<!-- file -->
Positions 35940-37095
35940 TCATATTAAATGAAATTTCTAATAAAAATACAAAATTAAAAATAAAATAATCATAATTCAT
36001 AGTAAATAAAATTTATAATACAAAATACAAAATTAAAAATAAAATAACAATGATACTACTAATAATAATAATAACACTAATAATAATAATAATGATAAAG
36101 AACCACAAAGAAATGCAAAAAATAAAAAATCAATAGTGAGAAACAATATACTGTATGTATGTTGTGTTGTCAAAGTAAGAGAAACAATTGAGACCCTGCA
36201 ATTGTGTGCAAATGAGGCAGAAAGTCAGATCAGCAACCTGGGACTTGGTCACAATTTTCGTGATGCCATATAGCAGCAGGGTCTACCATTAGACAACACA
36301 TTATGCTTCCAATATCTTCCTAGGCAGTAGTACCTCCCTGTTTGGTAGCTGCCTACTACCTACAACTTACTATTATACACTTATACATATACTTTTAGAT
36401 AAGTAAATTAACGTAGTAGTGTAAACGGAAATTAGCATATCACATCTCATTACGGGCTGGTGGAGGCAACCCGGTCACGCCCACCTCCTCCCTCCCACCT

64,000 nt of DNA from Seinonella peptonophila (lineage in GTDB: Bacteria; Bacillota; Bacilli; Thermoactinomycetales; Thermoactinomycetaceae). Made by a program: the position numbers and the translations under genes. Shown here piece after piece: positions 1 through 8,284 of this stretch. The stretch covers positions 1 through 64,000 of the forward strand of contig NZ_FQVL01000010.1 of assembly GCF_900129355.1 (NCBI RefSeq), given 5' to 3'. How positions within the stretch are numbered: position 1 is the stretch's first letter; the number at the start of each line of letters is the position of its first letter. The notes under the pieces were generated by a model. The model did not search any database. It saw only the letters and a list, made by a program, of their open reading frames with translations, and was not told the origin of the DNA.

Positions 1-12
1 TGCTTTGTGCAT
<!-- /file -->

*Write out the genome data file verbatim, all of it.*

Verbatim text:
Positions 35940-37095
35940 TCATATTAAATGAAATTTCTAATAAAAATACAAAATTAAAAATAAAATAATCATAATTCAT
36001 AGTAAATAAAATTTATAATACAAAATACAAAATTAAAAATAAAATAACAATGATACTACTAATAATAATAATAACACTAATAATAATAATAATGATAAAG
36101 AACCACAAAGAAATGCAAAAAATAAAAAATCAATAGTGAGAAACAATATACTGTATGTATGTTGTGTTGTCAAAGTAAGAGAAACAATTGAGACCCTGCA
36201 ATTGTGTGCAAATGAGGCAGAAAGTCAGATCAGCAACCTGGGACTTGGTCACAATTTTCGTGATGCCATATAGCAGCAGGGTCTACCATTAGACAACACA
36301 TTATGCTTCCAATATCTTCCTAGGCAGTAGTACCTCCCTGTTTGGTAGCTGCCTACTACCTACAACTTACTATTATACACTTATACATATACTTTTAGAT
36401 AAGTAAATTAACGTAGTAGTGTAAACGGAAATTAGCATATCACATCTCATTACGGGCTGGTGGAGGCAACCCGGTCACGCCCACCTCCTCCCTCCCACCT

64,000 nt of DNA from Seinonella peptonophila (lineage in GTDB: Bacteria; Bacillota; Bacilli; Thermoactinomycetales; Thermoactinomycetaceae). Made by a program: the position numbers and the translations under genes. Shown here piece after piece: positions 1 through 8,284 of this stretch. The stretch covers positions 1 through 64,000 of the forward strand of contig NZ_FQVL01000010.1 of assembly GCF_900129355.1 (NCBI RefSeq), given 5' to 3'. How positions within the stretch are numbered: position 1 is the stretch's first letter; the number at the start of each line of letters is the position of its first letter. The notes under the pieces were generated by a model. The model did not search any database. It saw only the letters and a list, made by a program, of their open reading frames with translations, and was not told the origin of the DNA.

Positions 1-12
1 TGCTTTGTGCAT